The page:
‘One term—perhaps it was my third or fourth—a new master made his appearance. His name was Sampson. He was a tallish, stoutish, pale, black-bearded man. I think we liked him: he had travelled a good deal, and had stories which amused us on our school walks, so that there was some competition among us to get within earshot of him. I remember too—dear me, I have hardly thought of it since then!—that he had a charm on his watch-chain that attracted my attention one day, and he let me examine it. It was, I now suppose, a gold Byzantine coin; there was an effigy of some absurd emperor on one side; the other side had been worn practically smooth, and he had had cut on it—rather barbarously—his own initials, G.W.S., and a date, 24 July, 1865. Yes, I can see it now: he told me he had picked it up in Constantinople: it was about the size of a florin, perhaps rather smaller.

‘Well, the first odd thing that happened was this. Sampson was doing Latin grammar with us. One of his favourite methods—perhaps it is rather a good one—was to make us construct sentences out of our own heads to illustrate the rules he was trying to make us learn. Of course that is a thing which gives a silly boy a chance of being impertinent: there are lots of school stories in which that happens—or anyhow there might be. But Sampson was too good a disciplinarian for us to think of trying that on with him. Now, on this occasion he was telling us how to express remembering in Latin: and he ordered us each to make a sentence bringing in the verb memini, “I remember.” Well, most of us made up some ordinary sentence such as “I remember my father,” or “He remembers his book,” or something equally uninteresting: and I dare say a good many put down memino librum meum, and so forth: but the boy I mentioned—McLeod—was evidently thinking of something more elaborate than that. The rest of us wanted to have our sentences passed, and get on to something else, so some kicked him under the desk, and I, who was next to him, poked him and whispered to him to look sharp. But he didn’t seem to attend. I looked at his paper and saw he had put down nothing at all. So I jogged him again harder than before and upbraided him sharply for keeping us all waiting. That did have some effect. He started and seemed to wake up, and then very quickly he scribbled about a couple of lines on his paper, and showed it up with the rest. As it was the last, or nearly the last, to come in, and as Sampson had a good deal to say to the boys who had written meminiscimus patri meo and the rest of it, it turned out that the clock struck twelve before he had got to McLeod, and McLeod had to wait afterwards to have his sentence corrected. There was nothing much going on outside when I got out, so I waited for him to come. He came very slowly when he did arrive, and I guessed there had been some sort of trouble. “Well,” I said, “what did you get?” “Oh, I don’t know,” said McLeod, “nothing much: but I think Sampson’s rather sick with me.” “Why, did you show him up some rot?” “No fear,” he said. “It was all right as far as I could see: it was like this: Memento—that’s right enough for remember, and it takes a genitive,—memento putei inter quatuor taxos.” “What silly rot!” I said. “What made you shove that down? What does it mean?” “That’s the funny part,” said McLeod. “I’m not quite sure what it does mean. All I know is, it just came into my head and I corked it down. I know what I think it means, because just before I wrote it down I had a sort of picture of it in my head: I believe it means ‘Remember the well among the four’—what are those dark sort of trees that have red berries on them?” “Mountain ashes, I s’pose you mean.” “I never heard of them,” said McLeod; “no, I’ll tell you—yews.” “Well, and what did Sampson say?” “Why, he was jolly odd about it. When he read it he got up and went to the mantelpiece and stopped quite a long time without saying anything, with his back to me. And then he said, without turning round, and rather quiet, ‘What do you suppose that means?’ I told him what I thought; only I couldn’t remember the name of the silly tree: and then he wanted to know why I put it down, and I had to say something or other. And after that he left off talking about it, and asked me how long I’d been here, and where my people lived, and things like that: and then I came away: but he wasn’t looking a bit well.”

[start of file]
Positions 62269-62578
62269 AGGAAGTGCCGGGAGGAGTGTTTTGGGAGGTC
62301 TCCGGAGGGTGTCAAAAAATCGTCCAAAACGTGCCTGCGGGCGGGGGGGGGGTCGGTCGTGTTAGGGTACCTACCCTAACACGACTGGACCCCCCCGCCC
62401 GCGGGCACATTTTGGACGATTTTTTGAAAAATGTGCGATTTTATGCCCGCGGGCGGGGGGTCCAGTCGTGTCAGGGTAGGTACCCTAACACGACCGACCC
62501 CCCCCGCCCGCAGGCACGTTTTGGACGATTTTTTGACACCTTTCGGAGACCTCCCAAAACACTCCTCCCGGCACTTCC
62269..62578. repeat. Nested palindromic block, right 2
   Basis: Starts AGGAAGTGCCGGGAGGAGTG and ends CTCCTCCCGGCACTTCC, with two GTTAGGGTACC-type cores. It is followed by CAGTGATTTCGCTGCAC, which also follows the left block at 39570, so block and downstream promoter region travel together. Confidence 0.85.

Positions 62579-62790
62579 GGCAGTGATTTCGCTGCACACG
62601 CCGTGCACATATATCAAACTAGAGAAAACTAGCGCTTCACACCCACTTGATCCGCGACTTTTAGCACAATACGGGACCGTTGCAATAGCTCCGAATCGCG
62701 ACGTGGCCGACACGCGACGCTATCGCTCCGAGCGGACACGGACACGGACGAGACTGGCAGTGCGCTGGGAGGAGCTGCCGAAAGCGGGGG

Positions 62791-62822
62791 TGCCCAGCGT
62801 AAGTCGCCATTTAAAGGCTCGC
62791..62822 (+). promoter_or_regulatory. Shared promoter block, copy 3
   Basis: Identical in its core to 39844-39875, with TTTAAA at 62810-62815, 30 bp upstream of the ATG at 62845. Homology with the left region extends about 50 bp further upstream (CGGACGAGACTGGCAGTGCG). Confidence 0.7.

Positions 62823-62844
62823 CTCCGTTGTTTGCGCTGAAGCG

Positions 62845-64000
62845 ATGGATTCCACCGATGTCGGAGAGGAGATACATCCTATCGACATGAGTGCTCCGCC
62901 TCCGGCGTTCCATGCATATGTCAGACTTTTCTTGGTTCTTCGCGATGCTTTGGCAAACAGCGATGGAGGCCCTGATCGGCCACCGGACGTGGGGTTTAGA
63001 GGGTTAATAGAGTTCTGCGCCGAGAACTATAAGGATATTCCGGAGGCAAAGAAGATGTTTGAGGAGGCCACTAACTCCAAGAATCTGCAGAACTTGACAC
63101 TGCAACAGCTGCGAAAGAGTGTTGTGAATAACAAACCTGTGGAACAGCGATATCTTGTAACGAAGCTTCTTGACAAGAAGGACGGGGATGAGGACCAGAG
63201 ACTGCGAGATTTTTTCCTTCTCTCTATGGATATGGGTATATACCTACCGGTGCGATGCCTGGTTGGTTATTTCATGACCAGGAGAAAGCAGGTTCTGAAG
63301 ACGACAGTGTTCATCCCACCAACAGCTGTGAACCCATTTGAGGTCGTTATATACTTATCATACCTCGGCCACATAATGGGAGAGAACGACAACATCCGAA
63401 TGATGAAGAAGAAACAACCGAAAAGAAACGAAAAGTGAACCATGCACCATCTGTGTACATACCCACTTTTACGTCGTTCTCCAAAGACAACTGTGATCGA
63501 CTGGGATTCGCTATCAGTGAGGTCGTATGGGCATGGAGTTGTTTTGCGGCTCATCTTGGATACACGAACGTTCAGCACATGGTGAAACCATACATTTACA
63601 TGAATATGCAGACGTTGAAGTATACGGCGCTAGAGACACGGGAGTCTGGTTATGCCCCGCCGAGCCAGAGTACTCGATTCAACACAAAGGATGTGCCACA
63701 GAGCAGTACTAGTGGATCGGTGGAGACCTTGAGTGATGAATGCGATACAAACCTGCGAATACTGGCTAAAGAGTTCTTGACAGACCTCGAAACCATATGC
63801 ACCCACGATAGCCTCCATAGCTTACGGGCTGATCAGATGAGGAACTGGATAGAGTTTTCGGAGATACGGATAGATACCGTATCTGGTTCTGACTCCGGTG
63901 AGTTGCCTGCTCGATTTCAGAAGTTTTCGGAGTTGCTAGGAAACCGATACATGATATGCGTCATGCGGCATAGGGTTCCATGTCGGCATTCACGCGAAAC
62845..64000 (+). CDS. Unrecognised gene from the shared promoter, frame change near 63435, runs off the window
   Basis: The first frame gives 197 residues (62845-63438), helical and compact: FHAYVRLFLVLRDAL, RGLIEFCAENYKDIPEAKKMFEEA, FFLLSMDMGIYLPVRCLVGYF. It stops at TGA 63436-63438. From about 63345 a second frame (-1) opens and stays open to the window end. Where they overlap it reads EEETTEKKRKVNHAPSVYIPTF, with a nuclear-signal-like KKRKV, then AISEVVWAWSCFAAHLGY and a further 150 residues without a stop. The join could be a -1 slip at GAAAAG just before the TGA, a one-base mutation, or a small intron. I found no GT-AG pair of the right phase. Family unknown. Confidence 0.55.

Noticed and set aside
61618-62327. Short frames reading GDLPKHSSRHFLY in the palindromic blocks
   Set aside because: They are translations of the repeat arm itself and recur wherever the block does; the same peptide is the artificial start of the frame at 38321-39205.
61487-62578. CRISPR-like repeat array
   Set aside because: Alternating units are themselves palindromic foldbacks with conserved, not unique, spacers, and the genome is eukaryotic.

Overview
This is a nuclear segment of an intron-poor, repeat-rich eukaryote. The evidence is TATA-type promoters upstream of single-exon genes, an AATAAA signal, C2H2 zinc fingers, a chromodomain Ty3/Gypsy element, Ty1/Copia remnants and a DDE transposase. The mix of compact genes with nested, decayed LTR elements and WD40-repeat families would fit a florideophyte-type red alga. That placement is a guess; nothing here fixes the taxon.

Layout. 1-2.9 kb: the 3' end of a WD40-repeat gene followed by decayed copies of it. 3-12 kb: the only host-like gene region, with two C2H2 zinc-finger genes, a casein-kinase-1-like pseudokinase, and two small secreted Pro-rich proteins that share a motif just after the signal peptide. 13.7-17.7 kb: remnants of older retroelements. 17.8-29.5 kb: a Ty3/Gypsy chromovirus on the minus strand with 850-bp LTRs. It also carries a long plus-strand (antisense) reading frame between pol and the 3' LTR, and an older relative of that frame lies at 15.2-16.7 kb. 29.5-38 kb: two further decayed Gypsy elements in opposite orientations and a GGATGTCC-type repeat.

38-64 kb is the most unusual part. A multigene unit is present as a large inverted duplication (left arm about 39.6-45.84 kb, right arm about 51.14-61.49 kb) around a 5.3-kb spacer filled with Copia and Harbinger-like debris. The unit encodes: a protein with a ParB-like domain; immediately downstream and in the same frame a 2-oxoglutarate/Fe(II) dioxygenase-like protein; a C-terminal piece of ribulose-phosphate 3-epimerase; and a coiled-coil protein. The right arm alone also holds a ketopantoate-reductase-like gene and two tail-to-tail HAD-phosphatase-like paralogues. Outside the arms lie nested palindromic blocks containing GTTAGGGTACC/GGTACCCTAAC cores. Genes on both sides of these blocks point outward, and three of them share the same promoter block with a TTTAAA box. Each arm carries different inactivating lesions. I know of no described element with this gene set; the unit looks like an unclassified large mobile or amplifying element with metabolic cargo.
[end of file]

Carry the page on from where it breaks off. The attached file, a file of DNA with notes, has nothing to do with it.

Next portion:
‘I don’t remember any more that was said by either of us about this. Next day McLeod took to his bed with a chill or something of the kind, and it was a week or more before he was in school again. And as much as a month went by without anything happening that was noticeable. Whether or not Mr Sampson was really startled, as McLeod had thought, he didn’t show it. I am pretty sure, of course, now, that there was something very curious in his past history, but I’m not going to pretend that we boys were sharp enough to guess any such thing.

‘There was one other incident of the same kind as the last which I told you. Several times since that day we had had to make up examples in school to illustrate different rules, but there had never been any row except when we did them wrong. At last there came a day when we were going through those dismal things which people call Conditional Sentences, and we were told to make a conditional sentence, expressing a future consequence. We did it, right or wrong, and showed up our bits of paper, and Sampson began looking through them. All at once he got up, made some odd sort of noise in his throat, and rushed out by a door that was just by his desk. We sat there for a minute or two, and then—I suppose it was incorrect—but we went up, I and one or two others, to look at the papers on his desk. Of course I thought someone must have put down some nonsense or other, and Sampson had gone off to report him. All the same, I noticed that he hadn’t taken any of the papers with him when he ran out. Well, the top paper on the desk was written in red ink—which no one used—and it wasn’t in anyone’s hand who was in the class. They all looked at it—McLeod and all—and took their dying oaths that it wasn’t theirs. Then I thought of counting the bits of paper. And of this I made quite certain: that there were seventeen bits of paper on the desk, and sixteen boys in the form. Well, I bagged the extra paper, and kept it, and I believe I have it now. And now you will want to know what was written on it. It was simple enough, and harmless enough, I should have said.